Warren had been criticized for leaving out repentance in the prayer he wrote for nonbelievers to pray in his Purpose Driven book.
But with repentance meaning a conformity or shift of the mind, though Warren might not have explicitly articulated it in his book, the idea of it was present throughout the entire book, Piper acknowledged.
Warren – who started preaching at 16 – noted that some people view repentance as a change in behavior. But such a change is not the root; it is rather the fruit of repentance, the megachurch pastor contended.
On the sovereignty of God, Warren said one's mistakes, sins and weaknesses are all part of God's plan.
"I would say God custom designed my weaknesses," the Saddleback pastor said. "I'm not making God responsible for my sin. I believe that my own weaknesses are Father-filtered and just as much as God touched Jacob's hip and he walked with a limp the rest of his life, that I have certain emotional weaknesses that are there to keep me dependent upon God.
"How does God make us like His son? I have found both from Scripture and from experience that God allows us in the exact opposite situation in order to teach us character. [For example], God teaches me love by putting me around unlovely people."
Sin is folded into the plan of God also, he affirmed.
He used abortion to illustrate his point. He often says "there are accidental parents but there are no accidental children. You may not have planned your kid but God did."
"And I believe that with all my heart," he said.
God, he said, used the sin of the women listed in the genealogy of Christ for His glory.
Essentially, Warren puts the banner of "what you meant for evil God meant for good" over all sins.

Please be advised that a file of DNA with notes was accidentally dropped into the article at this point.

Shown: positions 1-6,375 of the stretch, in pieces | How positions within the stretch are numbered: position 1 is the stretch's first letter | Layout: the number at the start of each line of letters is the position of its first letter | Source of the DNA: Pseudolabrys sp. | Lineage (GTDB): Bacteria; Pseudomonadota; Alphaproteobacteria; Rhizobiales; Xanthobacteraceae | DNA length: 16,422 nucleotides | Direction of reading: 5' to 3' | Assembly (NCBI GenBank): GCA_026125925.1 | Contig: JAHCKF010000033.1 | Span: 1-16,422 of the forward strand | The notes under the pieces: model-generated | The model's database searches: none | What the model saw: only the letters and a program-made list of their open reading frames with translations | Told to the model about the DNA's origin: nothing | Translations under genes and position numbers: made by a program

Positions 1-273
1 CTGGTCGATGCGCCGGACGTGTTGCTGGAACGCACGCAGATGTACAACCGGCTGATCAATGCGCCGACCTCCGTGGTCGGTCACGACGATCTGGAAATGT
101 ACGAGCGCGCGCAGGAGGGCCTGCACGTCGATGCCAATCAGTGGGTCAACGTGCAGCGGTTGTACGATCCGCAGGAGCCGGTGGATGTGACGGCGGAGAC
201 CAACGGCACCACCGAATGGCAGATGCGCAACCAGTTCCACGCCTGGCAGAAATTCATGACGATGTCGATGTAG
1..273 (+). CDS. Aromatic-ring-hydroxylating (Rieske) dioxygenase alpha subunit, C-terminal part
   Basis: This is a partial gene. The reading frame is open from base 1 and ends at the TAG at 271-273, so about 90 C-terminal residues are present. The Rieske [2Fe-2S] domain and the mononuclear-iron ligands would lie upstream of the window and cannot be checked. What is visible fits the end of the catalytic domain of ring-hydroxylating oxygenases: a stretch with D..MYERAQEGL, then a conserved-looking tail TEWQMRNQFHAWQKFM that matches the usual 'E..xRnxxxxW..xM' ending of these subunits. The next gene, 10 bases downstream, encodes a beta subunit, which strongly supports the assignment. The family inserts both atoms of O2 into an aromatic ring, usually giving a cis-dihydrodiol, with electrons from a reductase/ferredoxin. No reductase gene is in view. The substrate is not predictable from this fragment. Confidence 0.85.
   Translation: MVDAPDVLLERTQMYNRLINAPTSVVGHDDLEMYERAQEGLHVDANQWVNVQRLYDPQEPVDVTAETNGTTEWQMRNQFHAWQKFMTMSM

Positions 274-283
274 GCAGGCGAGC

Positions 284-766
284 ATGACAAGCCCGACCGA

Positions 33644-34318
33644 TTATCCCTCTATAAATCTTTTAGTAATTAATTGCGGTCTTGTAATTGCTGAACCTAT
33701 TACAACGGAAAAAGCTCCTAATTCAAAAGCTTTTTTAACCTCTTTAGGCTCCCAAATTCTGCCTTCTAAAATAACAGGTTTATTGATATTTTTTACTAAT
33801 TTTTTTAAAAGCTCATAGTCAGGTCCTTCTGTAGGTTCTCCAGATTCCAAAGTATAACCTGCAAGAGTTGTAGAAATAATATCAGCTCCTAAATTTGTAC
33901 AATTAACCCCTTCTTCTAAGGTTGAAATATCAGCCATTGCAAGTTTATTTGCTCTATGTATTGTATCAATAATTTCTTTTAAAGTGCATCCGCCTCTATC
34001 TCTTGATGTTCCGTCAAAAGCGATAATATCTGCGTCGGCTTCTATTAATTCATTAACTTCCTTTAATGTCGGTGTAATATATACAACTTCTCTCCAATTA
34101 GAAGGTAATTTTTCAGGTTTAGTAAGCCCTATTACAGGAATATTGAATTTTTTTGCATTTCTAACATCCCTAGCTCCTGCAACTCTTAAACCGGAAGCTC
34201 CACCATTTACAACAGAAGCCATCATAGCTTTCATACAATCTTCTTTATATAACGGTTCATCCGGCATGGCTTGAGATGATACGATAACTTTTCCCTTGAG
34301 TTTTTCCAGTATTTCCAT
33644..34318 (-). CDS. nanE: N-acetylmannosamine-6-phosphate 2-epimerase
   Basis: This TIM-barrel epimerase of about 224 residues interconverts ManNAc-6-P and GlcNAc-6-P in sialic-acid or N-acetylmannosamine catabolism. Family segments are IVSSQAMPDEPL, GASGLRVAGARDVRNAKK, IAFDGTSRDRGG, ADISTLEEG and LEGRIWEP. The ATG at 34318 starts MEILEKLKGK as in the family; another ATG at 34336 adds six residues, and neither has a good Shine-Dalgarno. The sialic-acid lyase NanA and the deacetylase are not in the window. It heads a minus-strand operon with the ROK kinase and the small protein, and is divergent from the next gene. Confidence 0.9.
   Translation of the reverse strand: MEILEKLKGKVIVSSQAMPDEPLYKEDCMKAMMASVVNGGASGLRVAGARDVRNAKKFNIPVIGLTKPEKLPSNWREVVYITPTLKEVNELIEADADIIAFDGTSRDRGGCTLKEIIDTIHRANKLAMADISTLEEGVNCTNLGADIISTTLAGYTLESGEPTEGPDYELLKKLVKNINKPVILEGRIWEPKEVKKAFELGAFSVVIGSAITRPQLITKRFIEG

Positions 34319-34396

Warren agreed to the interview after he was unable to speak at last year's Desiring God conference as he had previously scheduled.
Piper had drawn some flak last year when he invited Warren to speak alongside some theological heavyweights including R. Albert Mohler and R.C. Sproul. Some supporters of Desiring God complained, arguing that Warren was not on the same page with them theologically or doctrinally. They felt he relied more on pragmatism than biblical doctrine.
While Warren is not known for being a doctrinal preacher, Piper noted that one reason for this "is his intention to be theologically sound and practically helpful without using doctrinal or theological terms in his public ministry."
But inside Saddleback Church, "there is a greater intentionality about building biblical and theological categories into the people’s minds and hearts," he affirmed.
Warren made that clear during the interview as well.
"I would take the doctrinal knowledge of any 500 Saddleback members and compare it to any 500 members of any other church and we'd beat them," he said.
Though a Baptist and a Calvinist, Warren refuses to label himself, partly because of the negative connotations.
Rather, he calls himself a "John 3:16 Christian" and an evangelical who believes the doctrines of grace.
He also had a few words for his fellow Calvinists – some of his harshest critics: "I say this in true love, I wish that those who believe in the doctrines of grace would be more gracious."